Vehicle   

 

LTI Mix

    

 

Incentive Opportunity

  

 

Vesting Schedule

 

PRSUs

Performance

 

  

 

 

 

 

50%

 

 

 

 

  

 

PRSUs provide value based on Mylan’s ROIC, Adjusted FCF/Credit Agreement Debt and relative TSR performance, strongly linking payouts with long-term value creation

  

 

PRSUs cliff-vest at the end of the three-year performance period based on the achievement of pre-determined performance criteria, generally provided that the NEO remains continuously employed by Mylan

 

 

Stock Options

Performance

 

  

 

 

 

 

20%

 

 

 

 

  

 

Stock options provide value only if Mylan’s ordinary share price is greater than the grant date ordinary share price

  

 

Stock options vest in three equal annual installments, generally provided that the NEO remains continuously employed by Mylan

 

 

RSUs

Time

  

 

 

 

 

30%

 

 

 

 

  

 

RSU value increases/decreases with ordinary share price performance and provides a strong retention incentive

   RSUs vest in three equal annual installments, generally provided that the NEO remains continuously employed by Mylan

This mix of LTI awards provides our NEOs with a combination of incentive opportunities, aligns our NEOs with the interests of our shareholders and ensures each vehicle has its own risk-reward profile with a unique benefit. The mix of the 2018 LTI awards was consistent with the mix of the 2017 LTI awards. The Compensation Committee believes the 2018 LTI mix provides a strong performance alignment, with 70% of the mix in PRSUs or stock options, and that such mix is consistent with Mylan’s unique performance-driven culture. The RSUs create ownership alignment with shareholders and provide a stable element of long-term compensation to encourage retention of executive talent.

Each NEO’s 2018 LTI award had a targeted value at grant equal to a percentage of the NEO’s base salary. In setting each NEO’s LTI targeted value, the Compensation Committee considered a variety of factors, including, among others, peer group compensation, expectations regarding individual performance and tenure.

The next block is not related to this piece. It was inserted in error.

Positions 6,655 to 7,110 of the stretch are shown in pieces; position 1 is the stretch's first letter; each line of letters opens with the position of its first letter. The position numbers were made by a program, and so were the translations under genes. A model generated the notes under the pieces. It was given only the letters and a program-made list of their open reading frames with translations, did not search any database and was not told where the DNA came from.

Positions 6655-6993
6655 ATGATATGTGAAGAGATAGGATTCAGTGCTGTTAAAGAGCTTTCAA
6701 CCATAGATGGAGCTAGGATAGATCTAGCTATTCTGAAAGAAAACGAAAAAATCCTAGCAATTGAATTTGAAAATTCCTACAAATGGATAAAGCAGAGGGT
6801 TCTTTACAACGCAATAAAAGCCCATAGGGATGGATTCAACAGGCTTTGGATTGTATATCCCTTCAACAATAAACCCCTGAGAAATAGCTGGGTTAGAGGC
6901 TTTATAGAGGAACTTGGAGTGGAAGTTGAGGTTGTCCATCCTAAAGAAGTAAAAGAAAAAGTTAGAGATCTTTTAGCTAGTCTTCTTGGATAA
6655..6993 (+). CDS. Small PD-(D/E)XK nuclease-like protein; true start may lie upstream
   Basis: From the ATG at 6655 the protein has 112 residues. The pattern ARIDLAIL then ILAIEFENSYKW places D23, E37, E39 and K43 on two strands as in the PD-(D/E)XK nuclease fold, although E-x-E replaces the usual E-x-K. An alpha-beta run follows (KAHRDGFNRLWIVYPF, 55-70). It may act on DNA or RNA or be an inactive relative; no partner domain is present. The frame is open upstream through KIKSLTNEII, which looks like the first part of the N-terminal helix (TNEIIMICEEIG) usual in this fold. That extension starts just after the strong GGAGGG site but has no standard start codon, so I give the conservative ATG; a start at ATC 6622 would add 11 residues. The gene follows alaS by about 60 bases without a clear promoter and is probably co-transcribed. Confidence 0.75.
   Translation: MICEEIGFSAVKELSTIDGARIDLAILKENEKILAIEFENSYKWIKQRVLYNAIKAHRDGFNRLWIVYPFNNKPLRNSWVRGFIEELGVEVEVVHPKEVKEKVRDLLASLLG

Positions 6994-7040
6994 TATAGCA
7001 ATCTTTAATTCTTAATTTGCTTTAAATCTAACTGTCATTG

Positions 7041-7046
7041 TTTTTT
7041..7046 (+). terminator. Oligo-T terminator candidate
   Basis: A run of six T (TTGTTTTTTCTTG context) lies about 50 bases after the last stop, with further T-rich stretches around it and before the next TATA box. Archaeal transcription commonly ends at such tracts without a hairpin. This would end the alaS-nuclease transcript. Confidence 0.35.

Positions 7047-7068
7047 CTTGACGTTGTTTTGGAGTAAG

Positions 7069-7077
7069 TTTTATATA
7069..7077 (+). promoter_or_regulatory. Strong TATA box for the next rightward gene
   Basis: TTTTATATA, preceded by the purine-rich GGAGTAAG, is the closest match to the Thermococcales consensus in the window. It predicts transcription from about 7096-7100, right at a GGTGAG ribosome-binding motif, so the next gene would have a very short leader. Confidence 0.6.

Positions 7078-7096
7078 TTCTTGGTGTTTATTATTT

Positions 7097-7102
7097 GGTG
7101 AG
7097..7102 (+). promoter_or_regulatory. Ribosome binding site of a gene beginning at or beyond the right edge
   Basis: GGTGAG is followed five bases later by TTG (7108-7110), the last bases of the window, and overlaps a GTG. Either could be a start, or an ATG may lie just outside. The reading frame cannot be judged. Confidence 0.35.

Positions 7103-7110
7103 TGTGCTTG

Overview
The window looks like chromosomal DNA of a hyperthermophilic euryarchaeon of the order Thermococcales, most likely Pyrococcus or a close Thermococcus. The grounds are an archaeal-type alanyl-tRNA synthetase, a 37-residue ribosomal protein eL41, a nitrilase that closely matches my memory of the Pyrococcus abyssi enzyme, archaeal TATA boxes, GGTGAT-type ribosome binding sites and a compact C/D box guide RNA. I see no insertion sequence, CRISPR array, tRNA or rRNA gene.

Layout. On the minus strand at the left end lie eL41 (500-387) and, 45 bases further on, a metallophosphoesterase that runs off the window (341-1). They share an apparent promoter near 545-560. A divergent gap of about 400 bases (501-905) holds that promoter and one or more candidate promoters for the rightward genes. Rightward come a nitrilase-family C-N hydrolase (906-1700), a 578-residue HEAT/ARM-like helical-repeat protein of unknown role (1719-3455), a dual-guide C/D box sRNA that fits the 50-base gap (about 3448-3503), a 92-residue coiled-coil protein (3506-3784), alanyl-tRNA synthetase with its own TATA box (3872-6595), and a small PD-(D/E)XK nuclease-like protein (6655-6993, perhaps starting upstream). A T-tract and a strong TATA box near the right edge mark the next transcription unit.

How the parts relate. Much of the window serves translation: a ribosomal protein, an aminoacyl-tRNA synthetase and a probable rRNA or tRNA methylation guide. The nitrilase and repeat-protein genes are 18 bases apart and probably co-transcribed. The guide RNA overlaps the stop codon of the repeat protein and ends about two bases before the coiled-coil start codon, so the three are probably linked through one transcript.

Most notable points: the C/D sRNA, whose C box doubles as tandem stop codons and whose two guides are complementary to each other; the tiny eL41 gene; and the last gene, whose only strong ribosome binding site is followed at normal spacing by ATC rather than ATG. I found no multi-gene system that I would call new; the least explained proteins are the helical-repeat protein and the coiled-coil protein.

For 2018, the Compensation Committee approved the following annual LTI award values for our NEOs:

 

         Performance-Based           Timed-Based     Total LTI
Award
 
  NEO    Position   PRSUs     Stock Options           RSUs  

Heather Bresch

 

  

Chief Executive Officer

 

   

 

$4,550,005

 

 

 

   

 

$1,820,002

 

 

 

     

 

$2,730,036

 

 

 

   

 

$9,100,043

 

 

 

Rajiv Malik

 

  

President

 

   

 

$3,000,028

 

 

 

   

 

$1,200,016

 

 

 

     

 

$1,800,017

 

 

 

   

 

$6,000,061

 

 

 

Kenneth S. Parks

 

  

Chief Financial Officer

 

   

 

$1,250,036

 

 

 

   

 

$500,001

 

 

 

     

 

$750,038

 

 

 

   

 

$2,500,075

 

 

 

Daniel M. Gallagher

 

  

Former Chief Legal Officer

 

   

 

$1,600,001

 

 

 

   

 

$640,014

 

 

 

     

 

$960,009

 

 

 

   

 

$3,200,024

 

 

 

Anthony Mauro

 

  

Chief Commercial Officer

 

   

 

$1,250,036

 

 

 

   

 

$500,001

 

 

 

           

 

$750,038

 

 

 

   

 

$2,500,075

 

 

 

 

46    LOGO   

2019 Proxy Statement


EXECUTIVE COMPENSATION

Compensation Discussion and Analysis

 

2018 Three-Year PRSU Performance Metrics